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Will BMW Solve Their Reliability Problems?


By Jaime M.
March 14 2007

Despite the impressive pace of the team, BMW-Sauber's new F1.07 has suffered a number of failures, mainly related to the gearbox and hydraulic system. Worringly, both drivers and team managers have expressed their concerns about this issue.

While the team successfully completed a full race simulation with two cars without any problems, in most of the other testing days they have caused at least one red flag, due to either oil leaking, electronics problems, gearbox failures, etc. So they look fragile, especially compared to other teams. Here is a list of the elements which caused a failure during the testing of the new F1.07:

Hydraulics: 8
Gearbox: 4
Mechanical Failure: 3
Engine: 3
Technical Problems (general): 3
Oil Leak: 3
Steering System: 1

Total : 25

Other teams' red flag totals (in 2007 testing): Toyota 16, RBR 13, Mclaren 11, Ferrari 10, Mclaren 10, Renault 10, Honda 8, Williams 4, Spyker 3, STR 2.

Despite these shocking stats, Willy Rampf said yesterday that they were now calm, as most of the problems would not appear in Australia (because the parts that failed were not race-spec), and a few weeks ago he said that they would look for the best compromise between pace and reliability.
Here are yesterday's comments:
http://www.autosport.com/news/report.php/id/57288
And the comments from some weeks ago:
http://www.autosport.com/news/report.php/id/56984

So what does this change in the comments mean?
We think that probably BMW staff have been working day and night on the design boards and testing rigs/dynos, with their main focus on solving the drive train problems.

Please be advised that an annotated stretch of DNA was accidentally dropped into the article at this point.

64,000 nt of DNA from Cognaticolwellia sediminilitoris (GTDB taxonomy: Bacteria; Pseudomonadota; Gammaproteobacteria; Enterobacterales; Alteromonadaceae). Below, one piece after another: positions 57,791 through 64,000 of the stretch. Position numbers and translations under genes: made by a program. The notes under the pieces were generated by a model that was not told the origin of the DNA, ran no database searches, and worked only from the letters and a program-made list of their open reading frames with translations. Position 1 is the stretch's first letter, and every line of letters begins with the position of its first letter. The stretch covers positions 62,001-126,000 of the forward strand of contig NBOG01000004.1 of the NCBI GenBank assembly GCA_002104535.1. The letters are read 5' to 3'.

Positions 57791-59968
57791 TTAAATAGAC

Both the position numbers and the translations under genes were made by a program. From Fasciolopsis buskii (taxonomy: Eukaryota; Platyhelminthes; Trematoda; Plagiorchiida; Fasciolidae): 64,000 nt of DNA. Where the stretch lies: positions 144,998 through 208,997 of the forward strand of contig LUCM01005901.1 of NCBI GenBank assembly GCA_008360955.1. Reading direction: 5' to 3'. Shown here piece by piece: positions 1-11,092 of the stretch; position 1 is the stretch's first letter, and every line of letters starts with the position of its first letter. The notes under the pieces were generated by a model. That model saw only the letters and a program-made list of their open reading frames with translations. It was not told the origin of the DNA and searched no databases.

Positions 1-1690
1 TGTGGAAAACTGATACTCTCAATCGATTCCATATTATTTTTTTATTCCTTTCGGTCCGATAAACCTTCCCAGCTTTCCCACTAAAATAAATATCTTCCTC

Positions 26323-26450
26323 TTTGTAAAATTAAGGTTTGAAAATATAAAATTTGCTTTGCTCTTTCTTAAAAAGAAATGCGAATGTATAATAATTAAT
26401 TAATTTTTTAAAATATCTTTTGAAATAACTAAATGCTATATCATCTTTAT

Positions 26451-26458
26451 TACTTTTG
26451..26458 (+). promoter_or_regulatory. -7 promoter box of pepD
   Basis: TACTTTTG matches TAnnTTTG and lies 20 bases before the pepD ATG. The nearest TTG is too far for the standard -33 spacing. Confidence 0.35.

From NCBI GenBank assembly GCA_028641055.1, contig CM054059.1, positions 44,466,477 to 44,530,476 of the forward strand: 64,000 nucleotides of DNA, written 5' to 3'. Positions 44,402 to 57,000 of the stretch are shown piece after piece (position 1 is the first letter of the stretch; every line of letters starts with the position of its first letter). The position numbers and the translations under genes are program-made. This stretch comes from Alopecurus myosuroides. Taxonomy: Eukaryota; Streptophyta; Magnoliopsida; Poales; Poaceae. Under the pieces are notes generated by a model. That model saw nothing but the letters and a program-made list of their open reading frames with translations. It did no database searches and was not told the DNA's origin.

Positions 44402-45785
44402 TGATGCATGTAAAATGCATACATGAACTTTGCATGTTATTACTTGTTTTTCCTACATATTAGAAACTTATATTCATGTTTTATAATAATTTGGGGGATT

This situation looks very similar to Williams last year, when they had lots of reliability problems related to, guess what? Hydraulics and gearbox! And the person responsible for the design of that new seamless gearbox was Jorg Zander, the same one who is working now on BMW's gearbox (and is head of design of the team). We don't mean that he is responsible for the failures. No. In F1, the single person factor disappeared some time ago (except the drivers, of course!), so he is not to blame. However, itís a bit curious, isn't it?

He has done a lot of hard work since joining our team, and he has virtually brought the seamless shift technology to BMW-Sauber after his experience at Williams and Honda, and this technology is said to give a gain of up to 0.3 seconds per lap.

Anyway, we reached the conclusion that BMW-Sauber will be definitely fast, probably just behind Ferrari and Mclaren, and at the level of Renault, and that the reliability issues will not appear during the official sessions (when they will handle the car softly). However, it may well be a different story in the Friday tests, when special new parts will be tried...

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